Schools have a unique opportunity to positively influence students through educating, role modeling, and creating healthy, safe, and accepting learning environments.
Personal safety and injury prevention efforts in schools are best achieved by:
- Implementing comprehensive approaches related to the three “E”s of injury prevention:
- Education: Teaching students how to participate in an activity safely, and how to use equipment correctly.
- Enforcement: Supervising to ensure activities are conducted a done in a safe manner.
- Engineering: Designing physical spaces and creating policies to support students to be active in a safe way, and to avoid hazards.
- Engaging students in exploring real-world situations and issues related to injury prevention (e.g., bicycle and pedestrian safety, proper use of sports equipment).
- Offering leadership roles for students in safety promotion.
- Using the Ontario Physical Education Safety Guidelines and school board policies and procedures for activities, in order to minimize the element of risk.
- Role modelling appropriate safety practices for students during activities inside and outside the classroom.
- Extending injury prevention initiatives beyond the sports setting to include free play, as a large number of injuries occur during free time at school.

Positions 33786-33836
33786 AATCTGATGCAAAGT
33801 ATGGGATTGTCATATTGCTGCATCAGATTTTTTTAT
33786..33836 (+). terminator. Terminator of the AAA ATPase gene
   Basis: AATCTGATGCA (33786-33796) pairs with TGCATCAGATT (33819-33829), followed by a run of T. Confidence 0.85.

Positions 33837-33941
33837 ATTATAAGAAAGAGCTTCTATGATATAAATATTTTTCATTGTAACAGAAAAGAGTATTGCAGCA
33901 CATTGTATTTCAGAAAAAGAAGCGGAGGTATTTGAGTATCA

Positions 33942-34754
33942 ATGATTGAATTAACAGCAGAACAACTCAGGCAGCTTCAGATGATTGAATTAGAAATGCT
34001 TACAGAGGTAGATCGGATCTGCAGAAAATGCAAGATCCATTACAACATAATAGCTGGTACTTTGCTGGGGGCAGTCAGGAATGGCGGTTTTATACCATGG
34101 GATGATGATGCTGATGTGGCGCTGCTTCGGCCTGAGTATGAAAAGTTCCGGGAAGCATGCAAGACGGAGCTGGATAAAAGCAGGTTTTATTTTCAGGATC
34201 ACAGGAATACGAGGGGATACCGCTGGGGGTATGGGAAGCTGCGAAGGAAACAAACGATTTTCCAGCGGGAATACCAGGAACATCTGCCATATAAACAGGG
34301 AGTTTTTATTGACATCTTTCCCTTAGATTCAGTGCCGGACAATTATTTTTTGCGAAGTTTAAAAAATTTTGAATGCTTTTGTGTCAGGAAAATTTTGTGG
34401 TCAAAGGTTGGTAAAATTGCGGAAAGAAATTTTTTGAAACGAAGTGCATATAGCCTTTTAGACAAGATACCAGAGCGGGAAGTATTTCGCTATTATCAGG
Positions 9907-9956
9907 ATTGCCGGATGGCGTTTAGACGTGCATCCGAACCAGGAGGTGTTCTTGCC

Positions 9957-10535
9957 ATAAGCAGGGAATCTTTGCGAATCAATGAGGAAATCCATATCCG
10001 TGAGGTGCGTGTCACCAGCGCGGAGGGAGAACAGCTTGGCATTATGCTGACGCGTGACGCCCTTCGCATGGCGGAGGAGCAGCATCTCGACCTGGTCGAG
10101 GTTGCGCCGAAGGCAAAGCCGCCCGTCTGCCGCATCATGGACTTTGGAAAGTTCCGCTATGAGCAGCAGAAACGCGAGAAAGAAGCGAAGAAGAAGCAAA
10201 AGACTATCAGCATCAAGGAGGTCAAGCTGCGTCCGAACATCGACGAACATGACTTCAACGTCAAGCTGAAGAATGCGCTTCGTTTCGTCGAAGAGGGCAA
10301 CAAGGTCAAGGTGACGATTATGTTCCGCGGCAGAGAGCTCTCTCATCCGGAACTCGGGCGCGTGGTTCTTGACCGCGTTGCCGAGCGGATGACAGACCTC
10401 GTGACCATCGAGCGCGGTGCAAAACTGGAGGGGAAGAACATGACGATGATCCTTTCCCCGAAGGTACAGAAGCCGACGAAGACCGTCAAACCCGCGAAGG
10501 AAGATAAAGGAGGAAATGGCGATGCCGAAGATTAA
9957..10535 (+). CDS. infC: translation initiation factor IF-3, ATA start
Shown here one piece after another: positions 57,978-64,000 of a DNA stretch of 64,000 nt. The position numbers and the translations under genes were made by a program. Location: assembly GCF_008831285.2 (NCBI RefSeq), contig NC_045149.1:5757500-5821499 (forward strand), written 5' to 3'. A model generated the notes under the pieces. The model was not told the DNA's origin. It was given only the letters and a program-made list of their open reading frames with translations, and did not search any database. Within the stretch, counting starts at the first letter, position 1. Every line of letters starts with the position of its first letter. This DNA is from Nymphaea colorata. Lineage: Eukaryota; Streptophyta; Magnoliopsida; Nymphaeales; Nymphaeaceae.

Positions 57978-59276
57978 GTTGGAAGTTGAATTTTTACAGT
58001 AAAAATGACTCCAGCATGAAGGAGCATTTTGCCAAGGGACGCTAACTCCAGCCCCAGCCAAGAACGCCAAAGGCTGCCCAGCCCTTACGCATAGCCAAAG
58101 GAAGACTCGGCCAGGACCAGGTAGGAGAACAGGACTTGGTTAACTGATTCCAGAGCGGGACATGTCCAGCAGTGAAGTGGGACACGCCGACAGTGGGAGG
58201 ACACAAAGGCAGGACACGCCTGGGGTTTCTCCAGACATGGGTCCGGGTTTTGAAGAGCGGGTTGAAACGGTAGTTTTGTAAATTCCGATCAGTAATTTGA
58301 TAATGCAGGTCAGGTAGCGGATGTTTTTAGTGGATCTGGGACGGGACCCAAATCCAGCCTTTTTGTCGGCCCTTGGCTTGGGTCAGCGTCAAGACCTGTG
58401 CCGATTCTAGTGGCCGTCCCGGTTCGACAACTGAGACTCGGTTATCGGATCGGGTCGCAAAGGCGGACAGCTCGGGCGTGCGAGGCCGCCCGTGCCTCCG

- Creating a school environment where students feel like they belong (e.g. offering roles as school helpers or as reps on school committees). There is a relationship between feelings of not belonging at school and injury for younger students.
- Creating nurturing school environments that are caring and respectful places, where students are taught to embrace and respect the uniqueness and diversity of all people regardless of race, disabilities, gender or sexual orientation.
- Establishing positive relationships with students (e.g. listening in a supportive way, expressing interest in their life).
- Supporting positive peer relationships.
- Establishing voluntary peer support groups (e.g. Gay-Straight Alliances).
- Taking proactive and reactive measures to prevent and address bullying.